Cancer progressed, despite alternative therapy

Esther Morris had hoped for good news

Esther Morris hoped for good news. This would be the first checkpoint to see if her radical, alternative therapy had been working. But on July 8, her doctor delivered an unfavorable verdict: Morris' cancer had progressed.

Morris, whose decision to shun traditional treatment was the subject of a May CL cover story, had been diagnosed with stage IV - the most severe - metastasized breast cancer in December. Doctors gave the 72-year-old five years, at most, to live and recommended chemotherapy.

But having watched family and friends suffer and die during chemo, Morris decided that if she only had limited time left, she wanted to enjoy it.

In January, she chose to undergo Gerson therapy. The therapy's philosophy, developed by German physician Max Gerson in the 1920s, pushes an organic, low-fat, low-sodium diet supplemented by minerals and coffee enemas. Gerson believed the regimen could repair damaged cells and detoxify the body, curing, among other diseases, cancer. Despite anecdotal testimonies praising the therapy, prominent cancer facilities and organizations, including the American Cancer Society, have denounced the controversial treatment.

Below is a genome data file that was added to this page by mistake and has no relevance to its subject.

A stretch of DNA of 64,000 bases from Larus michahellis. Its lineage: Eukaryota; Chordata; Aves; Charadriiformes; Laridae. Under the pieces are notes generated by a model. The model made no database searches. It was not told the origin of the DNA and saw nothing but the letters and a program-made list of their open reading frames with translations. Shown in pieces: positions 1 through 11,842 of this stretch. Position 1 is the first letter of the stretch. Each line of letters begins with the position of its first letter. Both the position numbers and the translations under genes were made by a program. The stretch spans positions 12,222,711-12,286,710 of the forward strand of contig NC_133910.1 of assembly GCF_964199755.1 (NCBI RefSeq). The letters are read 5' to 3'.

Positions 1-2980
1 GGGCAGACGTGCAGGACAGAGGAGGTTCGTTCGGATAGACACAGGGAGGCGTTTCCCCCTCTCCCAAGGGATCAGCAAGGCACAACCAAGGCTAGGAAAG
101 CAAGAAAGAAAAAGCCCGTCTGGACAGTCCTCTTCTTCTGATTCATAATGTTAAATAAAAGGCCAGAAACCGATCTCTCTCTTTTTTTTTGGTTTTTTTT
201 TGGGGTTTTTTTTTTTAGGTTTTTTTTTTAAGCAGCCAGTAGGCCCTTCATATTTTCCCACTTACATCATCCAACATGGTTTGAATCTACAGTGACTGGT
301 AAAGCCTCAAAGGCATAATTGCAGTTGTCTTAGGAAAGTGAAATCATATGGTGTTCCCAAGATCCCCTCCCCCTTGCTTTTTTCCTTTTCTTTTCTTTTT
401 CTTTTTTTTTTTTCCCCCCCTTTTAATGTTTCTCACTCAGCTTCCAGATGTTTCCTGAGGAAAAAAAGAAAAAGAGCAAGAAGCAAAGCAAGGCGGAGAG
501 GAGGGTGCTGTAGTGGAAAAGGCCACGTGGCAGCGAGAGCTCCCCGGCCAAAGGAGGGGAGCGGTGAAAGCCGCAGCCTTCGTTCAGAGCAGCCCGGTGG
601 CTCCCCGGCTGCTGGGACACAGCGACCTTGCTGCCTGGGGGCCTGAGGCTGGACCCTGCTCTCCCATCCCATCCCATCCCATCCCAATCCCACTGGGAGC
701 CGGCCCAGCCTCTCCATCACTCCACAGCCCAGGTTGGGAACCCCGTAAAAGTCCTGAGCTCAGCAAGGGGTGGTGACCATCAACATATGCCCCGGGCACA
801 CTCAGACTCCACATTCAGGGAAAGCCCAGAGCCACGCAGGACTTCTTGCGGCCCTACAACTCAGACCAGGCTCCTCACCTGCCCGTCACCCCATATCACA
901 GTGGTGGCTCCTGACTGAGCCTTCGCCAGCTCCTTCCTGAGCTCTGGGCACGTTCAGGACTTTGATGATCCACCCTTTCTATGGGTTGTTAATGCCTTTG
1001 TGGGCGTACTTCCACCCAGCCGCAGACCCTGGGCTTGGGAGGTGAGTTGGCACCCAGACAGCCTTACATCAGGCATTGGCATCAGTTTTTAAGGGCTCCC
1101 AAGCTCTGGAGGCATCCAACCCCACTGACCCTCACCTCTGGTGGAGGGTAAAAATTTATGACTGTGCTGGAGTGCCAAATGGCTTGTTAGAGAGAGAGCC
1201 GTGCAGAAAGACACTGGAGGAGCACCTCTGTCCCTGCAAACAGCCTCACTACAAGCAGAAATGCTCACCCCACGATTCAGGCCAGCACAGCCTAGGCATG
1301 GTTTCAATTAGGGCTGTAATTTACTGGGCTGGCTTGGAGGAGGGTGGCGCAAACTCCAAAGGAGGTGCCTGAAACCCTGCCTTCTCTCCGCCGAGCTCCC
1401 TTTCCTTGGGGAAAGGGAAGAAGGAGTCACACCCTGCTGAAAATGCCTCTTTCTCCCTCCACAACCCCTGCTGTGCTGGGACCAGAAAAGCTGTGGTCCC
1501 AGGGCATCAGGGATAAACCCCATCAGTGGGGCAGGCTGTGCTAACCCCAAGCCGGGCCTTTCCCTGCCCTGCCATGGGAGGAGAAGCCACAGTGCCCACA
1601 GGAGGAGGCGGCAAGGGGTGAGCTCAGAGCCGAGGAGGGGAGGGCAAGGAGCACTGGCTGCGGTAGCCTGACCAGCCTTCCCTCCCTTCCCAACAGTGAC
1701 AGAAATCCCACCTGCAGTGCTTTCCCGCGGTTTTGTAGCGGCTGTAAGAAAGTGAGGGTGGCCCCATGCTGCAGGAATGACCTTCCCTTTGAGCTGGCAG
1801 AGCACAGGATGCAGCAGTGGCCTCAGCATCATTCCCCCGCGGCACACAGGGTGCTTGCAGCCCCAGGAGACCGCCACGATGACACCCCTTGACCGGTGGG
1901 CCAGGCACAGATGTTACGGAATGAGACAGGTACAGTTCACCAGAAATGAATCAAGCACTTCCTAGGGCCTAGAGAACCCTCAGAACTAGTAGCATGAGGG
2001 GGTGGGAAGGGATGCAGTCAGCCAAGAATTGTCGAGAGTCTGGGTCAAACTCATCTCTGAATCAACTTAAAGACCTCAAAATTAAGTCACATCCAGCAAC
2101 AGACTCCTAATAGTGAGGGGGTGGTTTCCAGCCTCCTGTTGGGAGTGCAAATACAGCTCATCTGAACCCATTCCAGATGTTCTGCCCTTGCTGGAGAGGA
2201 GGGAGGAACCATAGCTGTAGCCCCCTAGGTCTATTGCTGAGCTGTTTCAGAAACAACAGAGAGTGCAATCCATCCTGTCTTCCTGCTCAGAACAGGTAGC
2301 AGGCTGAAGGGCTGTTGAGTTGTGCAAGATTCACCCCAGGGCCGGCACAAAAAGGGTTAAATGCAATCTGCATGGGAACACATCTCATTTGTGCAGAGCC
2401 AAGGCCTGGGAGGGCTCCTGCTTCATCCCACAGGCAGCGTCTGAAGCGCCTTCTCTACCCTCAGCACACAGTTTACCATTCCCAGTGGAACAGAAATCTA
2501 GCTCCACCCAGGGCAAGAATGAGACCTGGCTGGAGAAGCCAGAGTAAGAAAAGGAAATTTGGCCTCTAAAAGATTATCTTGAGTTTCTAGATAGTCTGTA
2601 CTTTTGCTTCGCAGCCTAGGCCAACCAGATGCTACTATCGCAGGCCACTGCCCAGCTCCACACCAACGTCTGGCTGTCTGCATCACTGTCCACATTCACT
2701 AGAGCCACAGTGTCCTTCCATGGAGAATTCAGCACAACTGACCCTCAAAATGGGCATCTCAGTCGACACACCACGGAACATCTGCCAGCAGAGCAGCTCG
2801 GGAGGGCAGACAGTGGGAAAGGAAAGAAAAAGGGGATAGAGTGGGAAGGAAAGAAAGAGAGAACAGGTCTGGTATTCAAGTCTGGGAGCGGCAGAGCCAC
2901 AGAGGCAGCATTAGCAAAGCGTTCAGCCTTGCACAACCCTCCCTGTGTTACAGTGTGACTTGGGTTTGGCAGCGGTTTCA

Earlier this month, Morris underwent a petscan at Emory University. The results show that cancer lumps in her lungs and neck area have multiplied and increased in activity. The report also indicates that Morris' right vocal cords could be paralyzed. Morris says she hasn't had any trouble speaking.

"I still think the Gerson therapy hasn't had a chance to fully work yet," she says. "It's only been six months."

Gerson therapy advocates claim it takes two years to completely detoxify the body. The rigorous treatment requires ingesting 13 fruit and vegetable drinks and performing four coffee enemas daily. In one day, Morris consumes almost 20 pounds of organic food.

Despite the ominous news, Morris says she's going to continue the diet and not turn to chemo.

"I'm trying to stay upbeat," she says. "I wish I had better news, but I'm going to just wait and see."

To read CL's story about Esther Morris and Gerson therapy, visit www.atlanta.creativeloafing.com/2005-05-12/cover_news.html.??

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